“There are 25 million edits to the Google mapping product being made every single day.”

The feed from Waze and other Google data sources, and the rerouting of people to take events into account, is just an amazing technological achievement. Google announced at its developer conference that there are 25 million edits to the Google mapping product being made every single day. It’s an unfathomable number. There are 7,000 people working on that team, trying to keep up with the world. It’s a monumental feat that is going behind the scenes for that super computer in your pocket.

Knowledge at Wharton: Mapping is a functional part of the Google landscape, but is it a profitable one?

Kilday: I do ask that question in the book, and I ask it of people who know a lot more about the fundamental economics of Google Maps and Google Earth. There are differing opinions. At the end of the day, after all the money that’s been invested by Google Maps and Google Earth by Larry [Page] and Sergey, the founders of the company, have Google Maps and Google Earth turned a profit for the company? I happen to think that they have not. I think that it was done because of the awesome technical challenge that the founders got excited about.

I was in enough meetings to know that they did not ask about those typical business questions about return on investment, pay-back period, break-even analysis, that sort of stuff. That’s not why they did it. They did it because it was an incredible technical challenge that they were very interested in and wanted to do because they thought it would be awesome, which is kind of amazing.

Knowledge at Wharton: It may not be a direct monetary value, but it may be a social value of having people involved in the Google ecosystem, correct?

Kilday: No doubt. When I say it hasn’t made money, I think about that on a direct basis. But we were talking about this indirect impact of Google Maps for Google in terms of its making search results better, making its ads better, making the Android operating system better and helping to market Android devices. There’s a whole host of indirect benefits to the Google mapping products that tie people into the Google ecosystem versus alternatives.

Knowledge at Wharton: Are there business sectors that are not taking advantage of mapping technology?

Kilday: You mentioned real estate. I think that it’s important to note that real estate kept Keyhole alive. We were a small, struggling startup with limited prospects that had built a product that could only be used by 10% to 15% of everyday users. Real estate uses of the product and real estate users were probably the first adopters of satellite and aerial imagery outside of the military. They were the first folks to step up and write us checks from 2001 to 2004, until Google took notice and bought the company.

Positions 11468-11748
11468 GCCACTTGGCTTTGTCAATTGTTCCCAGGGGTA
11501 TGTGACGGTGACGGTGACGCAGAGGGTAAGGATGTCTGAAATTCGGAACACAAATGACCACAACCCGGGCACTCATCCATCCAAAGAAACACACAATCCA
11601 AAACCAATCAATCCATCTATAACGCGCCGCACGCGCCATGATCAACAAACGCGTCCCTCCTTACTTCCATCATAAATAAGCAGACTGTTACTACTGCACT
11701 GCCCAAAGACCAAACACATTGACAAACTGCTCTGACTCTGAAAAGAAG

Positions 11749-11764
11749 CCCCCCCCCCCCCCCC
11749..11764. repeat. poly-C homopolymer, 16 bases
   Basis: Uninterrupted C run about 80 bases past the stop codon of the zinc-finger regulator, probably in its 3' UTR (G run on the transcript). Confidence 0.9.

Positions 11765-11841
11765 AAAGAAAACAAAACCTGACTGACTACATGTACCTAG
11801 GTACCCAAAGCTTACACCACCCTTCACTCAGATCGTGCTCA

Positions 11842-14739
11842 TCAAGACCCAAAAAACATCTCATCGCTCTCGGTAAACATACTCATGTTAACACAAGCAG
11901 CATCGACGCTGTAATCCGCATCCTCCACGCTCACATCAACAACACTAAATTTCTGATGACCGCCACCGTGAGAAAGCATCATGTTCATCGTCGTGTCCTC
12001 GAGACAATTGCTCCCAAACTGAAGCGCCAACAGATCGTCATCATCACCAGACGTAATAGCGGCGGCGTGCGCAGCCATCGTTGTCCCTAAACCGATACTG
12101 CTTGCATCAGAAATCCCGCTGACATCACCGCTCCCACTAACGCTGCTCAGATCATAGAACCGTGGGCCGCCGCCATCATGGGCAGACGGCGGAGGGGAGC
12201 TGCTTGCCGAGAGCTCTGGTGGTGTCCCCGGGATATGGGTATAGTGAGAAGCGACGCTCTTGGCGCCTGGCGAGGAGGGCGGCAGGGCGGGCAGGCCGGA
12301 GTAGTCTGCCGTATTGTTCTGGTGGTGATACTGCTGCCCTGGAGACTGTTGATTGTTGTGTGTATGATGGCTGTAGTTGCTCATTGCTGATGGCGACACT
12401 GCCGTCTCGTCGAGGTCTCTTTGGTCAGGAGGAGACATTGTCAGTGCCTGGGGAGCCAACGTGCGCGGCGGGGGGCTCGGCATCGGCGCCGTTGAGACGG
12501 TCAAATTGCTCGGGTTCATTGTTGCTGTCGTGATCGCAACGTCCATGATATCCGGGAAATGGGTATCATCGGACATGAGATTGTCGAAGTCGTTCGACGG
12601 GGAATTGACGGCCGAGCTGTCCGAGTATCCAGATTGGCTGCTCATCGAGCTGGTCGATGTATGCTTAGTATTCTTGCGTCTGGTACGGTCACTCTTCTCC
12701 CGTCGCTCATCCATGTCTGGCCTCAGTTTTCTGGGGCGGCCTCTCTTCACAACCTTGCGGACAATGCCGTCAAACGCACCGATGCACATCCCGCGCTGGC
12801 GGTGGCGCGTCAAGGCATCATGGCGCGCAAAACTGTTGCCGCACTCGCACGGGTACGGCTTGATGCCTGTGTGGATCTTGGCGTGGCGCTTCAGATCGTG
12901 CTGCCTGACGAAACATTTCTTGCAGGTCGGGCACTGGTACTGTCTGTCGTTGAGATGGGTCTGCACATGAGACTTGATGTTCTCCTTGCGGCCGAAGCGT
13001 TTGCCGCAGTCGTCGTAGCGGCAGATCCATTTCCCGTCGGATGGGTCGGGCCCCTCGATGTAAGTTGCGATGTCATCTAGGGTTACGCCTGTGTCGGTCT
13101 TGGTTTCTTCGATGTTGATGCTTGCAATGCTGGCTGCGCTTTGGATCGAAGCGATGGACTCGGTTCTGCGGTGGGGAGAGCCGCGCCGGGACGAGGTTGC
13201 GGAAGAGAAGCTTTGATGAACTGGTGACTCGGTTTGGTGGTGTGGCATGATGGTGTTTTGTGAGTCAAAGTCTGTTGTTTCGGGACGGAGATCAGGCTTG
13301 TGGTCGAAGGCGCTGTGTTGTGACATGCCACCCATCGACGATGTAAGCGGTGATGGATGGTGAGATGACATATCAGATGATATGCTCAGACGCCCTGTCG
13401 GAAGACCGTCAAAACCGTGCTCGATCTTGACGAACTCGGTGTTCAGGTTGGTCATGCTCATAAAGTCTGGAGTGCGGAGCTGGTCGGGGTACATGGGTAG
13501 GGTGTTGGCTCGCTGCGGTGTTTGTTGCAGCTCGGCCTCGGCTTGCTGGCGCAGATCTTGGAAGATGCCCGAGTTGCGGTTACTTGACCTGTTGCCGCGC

“You have gamers who are not going to be at home in their mother’s basement … anymore.”

But there’s still a lot to be done in the world of real estate with satellite and aerial imagery as you move into this augmented reality world. Imagine a world in which you were going to be driving down a street and holding your phone up to a house and seeing all the data about it, the square footage, if it’s coming on the market, the property taxes, everything. For that to happen, that data has to be pinpointed with hyper precision and location accuracy. That is an area of innovation in mapping that real estate, and all kinds of new services, will emerge around that.

Travel and tourism is another opportunity. There are all kinds of rich opportunities around this mapping and augmented reality being blended together. That will be very interesting to see over the coming years, and it’s coming very fast. There are companies out there that are pursuing this. I think about a company like Foursquare, which gamified the creation of all sorts of location information but didn’t really get the traction they desired. That company now is working on their augmented reality plan and their experiences.

Knowledge at Wharton: What about the video game industry?

Kilday: The company that I work for now, Niantic, is the spin-out company. There are eight of us that were at Keyhole that are now together at Niantic. We sold Keyhole to Google and became the core team inside of Google running the Maps and Earth operation. John Hanke ran the Google Geo division for 10 years. The company spun back out of Google as part of the Alphabet reorganization in 2015 and launched Pokemon GO, which was the first example of what you could do by taking a data set and gaming characters and blending them with the real world.

There are many games to come from Niantic and from others that will take that first example of this huge success, Pokemon GO, and take other IP. Niantic is working on a Harry Potter of Pokemon GO, essentially. You’re going to be able to theme your world with Harry Potter characters and game play, and that’s going to be released before the end of 2018.

Our CEO, John Hanke, says gaming has become untethered. I like that notion that you have gamers who are not going to be at home in their mother’s basement, playing on a console game anymore. They’re going to be out in the real world playing. Whatever gaming franchise you’re more interested in, whether that’s vampires or zombies or action heroes or dinosaurs or Pokemon or Harry Potter, you’re going to be able to choose which world you want to augment your reality with.